Anyway, I left the hospital at about 3:00 PM and my friend Joyce drove me home with Gail following. Joyce drives a Cadillac where the front seat can recline almost flat, so once I got into the car I could be relatively comfortable and not bend much at the waist while she drove me home. She did an excellent job avoiding manhole covers and other bumps in the road (really important!) and I got home about 3:30PM. I walked into the elevator and to my apartment without incident, and the only issue was getting into bed. In the hospital I kept getting into and out of the right side of the bed; at home I normally sleep on the left side of the bed. It turns out that I feel more discomfort trying to roll on my left side than on my right, so I ended up getting into the right side of the bed for the night. Although I did get out of bed several times during the evening to hit the bathroom and do my drains.
The drains are disgusting; I have about 3 feet of clear plastic tubing coming out of me in two places, ending in squeeze bulbs. The bulbs fill with a bloody fluid - kind of pinkish - and need to be drained about every 8 hours. Each time I drain them there should be less fluid, and so far there has been. Of course, I slept better in my own bed than I ever would in the hospital, so I slept a total of more than 8 hours last night - more like 11 - but the drains were less than half full even after all that time. I'll drain them again after the game this afternoon, but looking at them this morning there isn't much liquid in there at all, so that's going well too.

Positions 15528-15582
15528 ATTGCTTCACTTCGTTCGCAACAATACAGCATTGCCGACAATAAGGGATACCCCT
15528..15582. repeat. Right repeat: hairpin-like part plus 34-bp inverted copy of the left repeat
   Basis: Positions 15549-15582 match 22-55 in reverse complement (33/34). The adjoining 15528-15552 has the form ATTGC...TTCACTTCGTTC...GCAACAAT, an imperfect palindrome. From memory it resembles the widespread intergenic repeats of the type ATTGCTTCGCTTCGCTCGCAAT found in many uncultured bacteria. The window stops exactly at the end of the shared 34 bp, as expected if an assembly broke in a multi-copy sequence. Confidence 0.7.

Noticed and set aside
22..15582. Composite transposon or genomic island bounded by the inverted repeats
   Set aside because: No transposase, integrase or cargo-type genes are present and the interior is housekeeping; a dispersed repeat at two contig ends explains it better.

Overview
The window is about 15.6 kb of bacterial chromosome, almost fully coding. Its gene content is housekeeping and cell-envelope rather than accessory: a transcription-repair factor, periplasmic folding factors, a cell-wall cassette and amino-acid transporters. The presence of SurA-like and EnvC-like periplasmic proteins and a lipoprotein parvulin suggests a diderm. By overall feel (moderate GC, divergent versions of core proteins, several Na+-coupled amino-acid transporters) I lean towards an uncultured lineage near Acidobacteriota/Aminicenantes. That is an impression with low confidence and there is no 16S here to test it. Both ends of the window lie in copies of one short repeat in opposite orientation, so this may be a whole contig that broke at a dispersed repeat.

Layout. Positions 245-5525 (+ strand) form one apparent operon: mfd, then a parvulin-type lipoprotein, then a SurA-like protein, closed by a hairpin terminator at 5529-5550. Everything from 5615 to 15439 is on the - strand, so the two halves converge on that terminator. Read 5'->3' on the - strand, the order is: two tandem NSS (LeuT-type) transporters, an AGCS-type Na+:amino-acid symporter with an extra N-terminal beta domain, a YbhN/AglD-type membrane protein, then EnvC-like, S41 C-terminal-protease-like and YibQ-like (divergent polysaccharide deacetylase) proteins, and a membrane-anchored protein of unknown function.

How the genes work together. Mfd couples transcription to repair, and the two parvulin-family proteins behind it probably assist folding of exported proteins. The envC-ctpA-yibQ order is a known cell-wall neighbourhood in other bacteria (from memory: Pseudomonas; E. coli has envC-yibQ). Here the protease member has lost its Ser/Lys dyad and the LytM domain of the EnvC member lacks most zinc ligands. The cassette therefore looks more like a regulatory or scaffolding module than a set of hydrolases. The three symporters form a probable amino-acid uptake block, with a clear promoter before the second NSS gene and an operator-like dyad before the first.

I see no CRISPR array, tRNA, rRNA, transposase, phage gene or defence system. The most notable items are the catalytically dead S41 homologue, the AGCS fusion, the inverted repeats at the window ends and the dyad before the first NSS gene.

Today I took a shower for the first time, which felt great. I also got to see Dr. Gee's work in the mirror for the first time; even with the swelling (which there isn't much of) it looks fabulous - all of the loose skin around my waist and on my butt is gone! It was exactly what I had hoped for. I am very glad I did this.
I'm going to watch/listen to the Red Sox this afternoon and catch up on my work e-mail, then read a bit. I'm also going to go for a brief walk outside this evening around dusk - it looks like a beautiful day outside, in the low 80s with lots of sun, and I want to get some of that while I can.
Tomorrow I have to call Dr. Gee' s office to make an appointment for either Thursday or Friday to have him look at and hopefully remove my drains. I'll probably have another appointment a week or so after that to see how I'm doing, and then he'll tell me when I can drive and when I can start walking again - my normal walks, that is, of 8 to 10 miles a day.